Articles published in Study Tips

Important Questions to Ask Yourself on LSAT Logic Games (Part 1)

by

Manhattan Prep LSAT Blog - Important Questions to Ask Yourself on LSAT Logic Games (Part 1) by Ben Rashkovich

Ready to study the right way? We incorporate the latest discoveries in learning science into our LSAT course to maximize the efficiency and effectiveness of your prep. Want to see? Try the first session of any of our upcoming courses for free.


I’ve found that one of the best ways to elevate your strategy on LSAT Logic Games is to figure out which sorts of questions lead you to the best diagrams and the right answers. These are questions that should be knocking around in your head during every game, guiding your thought process and giving you direction. Read more

Timing: Not All LSAT Questions Are Created Equal

by

Manhattan Prep LSAT Blog - Timing: Not All LSAT Questions Are Created Equal by Chris Gentry

Learning science has come a long way in recent years, and we’ve been learning with it. We incorporate the latest discoveries in learning science into our LSAT course to maximize the efficiency and effectiveness of your prep. Want to see? Try the first session of any of our upcoming courses for free.


And so you want to answer every question, but you shouldn’t spend the same amount of time on every question. And ideally, you’d like to use the easy LSAT questions to buy time for the harder LSAT questions.

So what can we do in our practice to implement this? Read more

How to Get the Most Out of an LSAT Study Group (Part 1)

by

Manhattan Prep LSAT Blog - How to Get the Most Out of Your LSAT Study Group (Part 1) by Matt Shinners

Ready to study the right way? We incorporate the latest discoveries in learning science into our LSAT course to maximize the efficiency and effectiveness of your prep. Want to see? Try the first session of any of our upcoming courses for free.


Stacey Koprince, one of our amazing GMAT instructors, recently wrote an article about how to make the most of a study group for that exam. It sounded like a great idea, so I’m adapting it for LSAT study groups! Here’s a (lightly) edited version, tailored for all you future lawyers.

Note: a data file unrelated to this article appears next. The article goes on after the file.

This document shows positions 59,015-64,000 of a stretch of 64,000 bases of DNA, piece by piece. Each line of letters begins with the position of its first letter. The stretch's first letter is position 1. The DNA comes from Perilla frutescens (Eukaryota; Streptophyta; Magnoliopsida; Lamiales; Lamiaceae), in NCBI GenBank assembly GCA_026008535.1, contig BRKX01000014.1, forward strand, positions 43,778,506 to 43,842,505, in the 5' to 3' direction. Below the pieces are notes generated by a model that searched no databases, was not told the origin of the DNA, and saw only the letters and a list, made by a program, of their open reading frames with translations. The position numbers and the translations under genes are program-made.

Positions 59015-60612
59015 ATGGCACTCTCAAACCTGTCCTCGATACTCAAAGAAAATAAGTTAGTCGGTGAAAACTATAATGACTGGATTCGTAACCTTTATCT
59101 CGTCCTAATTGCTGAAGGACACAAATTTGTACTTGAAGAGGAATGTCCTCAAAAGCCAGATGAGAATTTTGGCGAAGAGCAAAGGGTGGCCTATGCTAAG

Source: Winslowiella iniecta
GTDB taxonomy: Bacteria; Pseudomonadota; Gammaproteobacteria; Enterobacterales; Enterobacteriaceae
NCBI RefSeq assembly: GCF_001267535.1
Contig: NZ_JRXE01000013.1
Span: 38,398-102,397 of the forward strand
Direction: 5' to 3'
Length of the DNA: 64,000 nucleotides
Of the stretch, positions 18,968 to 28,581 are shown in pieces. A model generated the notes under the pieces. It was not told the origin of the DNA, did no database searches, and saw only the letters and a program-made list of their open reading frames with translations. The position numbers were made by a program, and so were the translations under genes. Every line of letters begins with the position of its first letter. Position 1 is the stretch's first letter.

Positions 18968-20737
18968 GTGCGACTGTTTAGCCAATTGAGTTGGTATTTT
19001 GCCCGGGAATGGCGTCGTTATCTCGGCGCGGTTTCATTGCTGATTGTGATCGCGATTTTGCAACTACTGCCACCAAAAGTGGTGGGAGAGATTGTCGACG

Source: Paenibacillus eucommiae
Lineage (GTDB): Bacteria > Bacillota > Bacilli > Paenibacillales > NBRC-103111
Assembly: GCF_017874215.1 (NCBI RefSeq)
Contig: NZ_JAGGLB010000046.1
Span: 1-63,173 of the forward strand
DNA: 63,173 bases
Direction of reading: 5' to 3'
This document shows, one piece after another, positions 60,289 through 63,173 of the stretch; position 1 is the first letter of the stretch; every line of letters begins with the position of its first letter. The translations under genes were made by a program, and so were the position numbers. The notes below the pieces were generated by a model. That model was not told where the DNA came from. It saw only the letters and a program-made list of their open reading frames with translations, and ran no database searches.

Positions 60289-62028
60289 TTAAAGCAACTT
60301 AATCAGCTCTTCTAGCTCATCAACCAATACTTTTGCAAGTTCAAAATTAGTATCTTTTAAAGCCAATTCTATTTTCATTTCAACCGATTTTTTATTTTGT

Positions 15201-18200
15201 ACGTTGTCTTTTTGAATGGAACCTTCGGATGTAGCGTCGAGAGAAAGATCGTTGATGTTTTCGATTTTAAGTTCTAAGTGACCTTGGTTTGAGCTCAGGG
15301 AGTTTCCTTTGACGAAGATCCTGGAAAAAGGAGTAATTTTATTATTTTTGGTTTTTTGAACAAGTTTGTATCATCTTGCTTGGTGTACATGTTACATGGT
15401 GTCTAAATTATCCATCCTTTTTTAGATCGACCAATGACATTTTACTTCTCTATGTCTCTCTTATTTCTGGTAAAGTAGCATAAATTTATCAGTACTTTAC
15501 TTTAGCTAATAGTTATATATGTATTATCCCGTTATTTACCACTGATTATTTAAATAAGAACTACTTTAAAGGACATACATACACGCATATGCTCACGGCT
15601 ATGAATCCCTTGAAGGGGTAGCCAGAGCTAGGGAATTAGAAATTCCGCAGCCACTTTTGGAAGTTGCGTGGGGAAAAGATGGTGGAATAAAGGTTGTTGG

Stacey, all yours! Read more

Speed vs. Accuracy on the LSAT

by

Manhattan Prep LSAT Blog - Speed vs. Accuracy on the LSAT by Daniel Fogel

Ready to study the right way? We incorporate the latest discoveries in learning science into our LSAT course to maximize the efficiency and effectiveness of your prep. Want to see? Try the first session of any of our upcoming courses for free.


Most LSAT students who encounter time trouble attempt to speed up. This is a natural reaction, of course, but there’s an inherent tradeoff of accuracy when you increase your speed. You may finish the section, but that won’t translate to a higher score if rushing leads to mistakes. So how do you know the right balance of speed vs. accuracy on the LSAT? Read more

A Guide to Note-Taking on the LSAT

by

Manhattan Prep LSAT Blog - A Guide to Note-Taking on the LSAT by Ally Bell

Ready to study the right way? We incorporate the latest discoveries in learning science into our LSAT course to maximize the efficiency and effectiveness of your prep. Want to see? Try the first session of any of our upcoming courses for free.


If you, like me, prefer to take your LSAT studying poolside during these hot summer days, here’s an analogy that you’ll relate to: Note-taking on the LSAT is like applying sunscreen. Like sunscreen, if you use too many notes on certain parts of the LSAT, you may be left with foolish-looking marks that didn’t end up being especially useful; but use too little, and the test will scorch you just like the sun. Also like sunscreen, there’s a time and place for notes on the LSAT. Unless you’re hanging at a nudist pool, you probably don’t need sunscreen literally everywhere, nor do you need notes everywhere on the LSAT. Unfortunately, figuring out sunscreen is generally a lot simpler than figuring out note-taking on the LSAT. Since this is an issue many of my students grapple with in all phases of their preparation, here are a few guidelines, and here’s hoping you’re reading them by the pool. Read more